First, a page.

Your mom may need more "life management" interventions than the health authority can provide. If this is the case, then yes, they will recommend assisted living as a first step.

Once your mom's needs escalate beyond needing two services in the assisted living home, choices will be fewer and a recommendation would be made to place her in residential care (there is no more intermediate care).

In a recent local case, the health authority nurse found that for an elderly couple living at home and needing extensive services, the cost was essentially the same for both the health authority rates and the private agency. However, the difference was that the private care agency could offer more services for the same price.
The private agency service workers could assist the client with paying bills, personal laundry, making breakfast and lunch, going on an outing or to appointments, minor housekeeping, transporting to doctors and other appointments in the caregiver's vehicle - something the health authority care givers were not allowed to do. In this particular case, the couple - who met assisted living criteria - decided to go with the private agency caregivers, because they could do twice as much work for the same price as the health authority was charging.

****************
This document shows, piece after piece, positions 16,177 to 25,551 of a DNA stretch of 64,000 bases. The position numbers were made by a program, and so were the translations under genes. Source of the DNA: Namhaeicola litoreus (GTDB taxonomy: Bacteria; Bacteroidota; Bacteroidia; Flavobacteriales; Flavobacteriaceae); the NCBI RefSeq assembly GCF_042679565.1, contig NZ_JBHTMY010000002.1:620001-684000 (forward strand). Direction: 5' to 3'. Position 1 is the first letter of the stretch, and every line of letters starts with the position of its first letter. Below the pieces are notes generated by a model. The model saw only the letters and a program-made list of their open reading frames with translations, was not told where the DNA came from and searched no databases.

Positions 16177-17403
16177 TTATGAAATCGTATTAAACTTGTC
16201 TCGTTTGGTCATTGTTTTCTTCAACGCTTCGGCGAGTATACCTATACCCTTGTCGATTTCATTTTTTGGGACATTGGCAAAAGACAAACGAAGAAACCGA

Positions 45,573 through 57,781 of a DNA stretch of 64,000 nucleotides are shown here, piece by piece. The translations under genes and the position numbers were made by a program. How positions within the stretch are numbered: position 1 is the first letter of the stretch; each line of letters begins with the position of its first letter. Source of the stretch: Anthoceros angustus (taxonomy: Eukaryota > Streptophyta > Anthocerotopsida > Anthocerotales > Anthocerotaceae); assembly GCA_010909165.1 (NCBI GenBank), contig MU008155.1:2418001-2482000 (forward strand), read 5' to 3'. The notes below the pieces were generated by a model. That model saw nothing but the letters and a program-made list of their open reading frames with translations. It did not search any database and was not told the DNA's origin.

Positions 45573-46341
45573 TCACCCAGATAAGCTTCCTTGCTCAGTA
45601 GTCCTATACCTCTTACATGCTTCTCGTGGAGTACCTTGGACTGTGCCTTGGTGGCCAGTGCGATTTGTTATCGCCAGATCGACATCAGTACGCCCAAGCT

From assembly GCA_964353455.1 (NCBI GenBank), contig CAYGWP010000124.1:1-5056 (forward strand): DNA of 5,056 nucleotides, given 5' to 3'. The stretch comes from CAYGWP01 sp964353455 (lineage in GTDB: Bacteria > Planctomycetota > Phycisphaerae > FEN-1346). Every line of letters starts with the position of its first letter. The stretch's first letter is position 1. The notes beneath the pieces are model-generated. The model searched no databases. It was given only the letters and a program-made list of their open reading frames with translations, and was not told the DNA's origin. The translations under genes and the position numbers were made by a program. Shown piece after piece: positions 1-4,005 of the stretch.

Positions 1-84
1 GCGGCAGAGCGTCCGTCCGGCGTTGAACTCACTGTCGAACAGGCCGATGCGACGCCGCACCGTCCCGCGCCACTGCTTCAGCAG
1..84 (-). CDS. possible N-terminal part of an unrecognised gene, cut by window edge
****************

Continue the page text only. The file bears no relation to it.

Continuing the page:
Let's talk about your mom's mental health. Recent research published in the Archives of Gerontology and Geriatrics shows declining cognitive function is common in 10 per cent of adults aged 65 and older, and in 50 per cent of adults older than 85 there is some form of cognitive impairment.

Many families are concerned about what to do. Essentially, there is no magic bullet for stopping or reversing the disease, but there are medications to slow the disease progression, and there are activities to provide quality interactions with families, support persons, and caregivers. Whether you are a caregiver, family member or friend, these activities should help folks with diminishing cognitive functioning, not only maintain their dignity, but get the most of out every interaction with their loved ones.